Learning to make legumes the feature of at least four of your main meals each week could be one of the simplest dietary strategies to help you reap major health rewards.
Legumes include all fresh and dried beans, peas, lentils and peanuts. They are a high protein food that can easily be used to replace some or all of the meat in your diet. Legumes are also rich in disease fighting nutrients; and research has shown that they are more strongly linked with longevity than any other food group
Why Eat More?
Newly published research in the Archives of Internal Medicine confirms that, for controlling diabetes, beans are an even better source of carbohydrates than wholegrains. So if you’re trying to lose weight, beans are the ideal protein, because they lower insulin resistance. And, unlike red meat, rather than increasing the risk of heart disease, they actively work to lower it.
Beans also have significant fibre and resistant starch, and their phytonutrient contents are thought to contribute to their anti-cancer properties. A research project called the “Adventist Health Study-2” found that eating legumes at least three times a week and brown rice once a week reduces the risk of colon polyps—the precursors of colon cancer.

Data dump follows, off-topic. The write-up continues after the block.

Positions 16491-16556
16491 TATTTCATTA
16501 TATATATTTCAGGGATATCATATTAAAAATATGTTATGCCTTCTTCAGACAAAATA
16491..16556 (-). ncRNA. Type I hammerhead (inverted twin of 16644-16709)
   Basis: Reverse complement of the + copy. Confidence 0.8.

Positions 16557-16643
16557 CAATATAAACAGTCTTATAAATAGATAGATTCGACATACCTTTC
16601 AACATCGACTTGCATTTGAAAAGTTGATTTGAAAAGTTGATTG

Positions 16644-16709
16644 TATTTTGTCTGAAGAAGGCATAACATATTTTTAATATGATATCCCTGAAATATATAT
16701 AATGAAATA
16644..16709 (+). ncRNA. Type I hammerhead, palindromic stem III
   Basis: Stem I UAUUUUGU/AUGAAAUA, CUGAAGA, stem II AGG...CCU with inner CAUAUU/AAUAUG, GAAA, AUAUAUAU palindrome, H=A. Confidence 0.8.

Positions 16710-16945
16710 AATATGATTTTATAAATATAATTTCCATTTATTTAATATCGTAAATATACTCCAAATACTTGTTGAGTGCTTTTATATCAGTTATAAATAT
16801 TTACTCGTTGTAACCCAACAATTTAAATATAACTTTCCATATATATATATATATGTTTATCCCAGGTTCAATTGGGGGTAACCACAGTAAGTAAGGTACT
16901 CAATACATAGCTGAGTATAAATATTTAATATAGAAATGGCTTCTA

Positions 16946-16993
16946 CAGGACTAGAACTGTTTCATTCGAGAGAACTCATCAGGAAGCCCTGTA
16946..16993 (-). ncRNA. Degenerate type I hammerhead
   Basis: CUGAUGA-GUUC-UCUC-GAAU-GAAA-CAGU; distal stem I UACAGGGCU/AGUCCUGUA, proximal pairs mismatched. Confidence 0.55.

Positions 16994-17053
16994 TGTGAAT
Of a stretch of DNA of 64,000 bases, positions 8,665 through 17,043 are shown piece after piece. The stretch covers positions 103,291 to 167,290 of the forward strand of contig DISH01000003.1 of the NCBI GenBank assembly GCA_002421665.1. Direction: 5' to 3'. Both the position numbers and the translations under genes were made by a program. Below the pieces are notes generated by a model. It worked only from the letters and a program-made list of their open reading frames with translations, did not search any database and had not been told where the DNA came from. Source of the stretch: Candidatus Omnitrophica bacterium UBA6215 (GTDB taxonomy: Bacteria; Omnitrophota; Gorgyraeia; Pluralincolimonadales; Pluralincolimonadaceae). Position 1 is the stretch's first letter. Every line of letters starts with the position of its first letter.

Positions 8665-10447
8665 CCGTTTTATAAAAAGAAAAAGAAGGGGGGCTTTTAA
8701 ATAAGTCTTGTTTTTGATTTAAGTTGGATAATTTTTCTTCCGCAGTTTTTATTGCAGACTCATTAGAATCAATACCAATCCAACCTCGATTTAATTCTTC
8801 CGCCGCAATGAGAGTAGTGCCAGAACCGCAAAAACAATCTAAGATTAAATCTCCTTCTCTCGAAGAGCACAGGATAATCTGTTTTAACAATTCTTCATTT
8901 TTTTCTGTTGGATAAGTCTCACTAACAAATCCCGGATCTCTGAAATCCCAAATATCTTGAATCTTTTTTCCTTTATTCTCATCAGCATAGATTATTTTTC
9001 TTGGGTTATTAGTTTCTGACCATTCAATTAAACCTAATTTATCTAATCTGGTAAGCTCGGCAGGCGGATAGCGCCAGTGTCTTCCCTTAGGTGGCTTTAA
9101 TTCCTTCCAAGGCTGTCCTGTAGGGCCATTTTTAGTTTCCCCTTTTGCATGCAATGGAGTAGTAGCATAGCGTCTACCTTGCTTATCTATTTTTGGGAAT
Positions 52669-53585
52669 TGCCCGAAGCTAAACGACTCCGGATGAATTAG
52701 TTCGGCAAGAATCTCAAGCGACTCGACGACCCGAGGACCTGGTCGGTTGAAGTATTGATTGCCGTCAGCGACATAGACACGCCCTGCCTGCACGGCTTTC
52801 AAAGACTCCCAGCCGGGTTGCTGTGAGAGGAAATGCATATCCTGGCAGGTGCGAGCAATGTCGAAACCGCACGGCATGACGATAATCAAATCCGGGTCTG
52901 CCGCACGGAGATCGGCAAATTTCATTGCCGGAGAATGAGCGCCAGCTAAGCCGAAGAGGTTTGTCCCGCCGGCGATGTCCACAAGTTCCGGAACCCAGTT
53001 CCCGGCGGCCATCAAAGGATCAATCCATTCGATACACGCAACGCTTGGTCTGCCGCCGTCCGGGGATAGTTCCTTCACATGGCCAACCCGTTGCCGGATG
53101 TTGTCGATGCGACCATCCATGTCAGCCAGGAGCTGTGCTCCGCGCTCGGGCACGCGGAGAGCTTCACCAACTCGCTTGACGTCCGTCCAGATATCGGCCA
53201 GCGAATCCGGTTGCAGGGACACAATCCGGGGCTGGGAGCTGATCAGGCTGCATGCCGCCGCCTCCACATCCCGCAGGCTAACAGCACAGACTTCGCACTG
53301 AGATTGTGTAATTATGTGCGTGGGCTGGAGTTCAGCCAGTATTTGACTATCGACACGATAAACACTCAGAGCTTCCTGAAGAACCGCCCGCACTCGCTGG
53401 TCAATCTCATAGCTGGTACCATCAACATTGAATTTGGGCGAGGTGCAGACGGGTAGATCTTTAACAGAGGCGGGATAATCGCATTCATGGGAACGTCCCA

Finally, making beans a regular part of your weekly menu has been shown to reduce inflammatory markers in the body and lower cholesterol and blood pressure.
Suggestions For Preparing Beans
- To speed up the cooking process, pre-soak beans overnight in plenty of water. This will also reduce flatulence, and so will using asafoetida for seasoning or a strip of kombu during cooking (look them up on Wikipedia).
- Cook beans in larger quantities and freeze them in small batches. Three cups is about right for a recipe that serves four people. This will make it possible to have several kinds readily available.
- Use beans to make every-thing from dips and salads to curries, stews, burgers, hearty soups and even cakes and biscuits!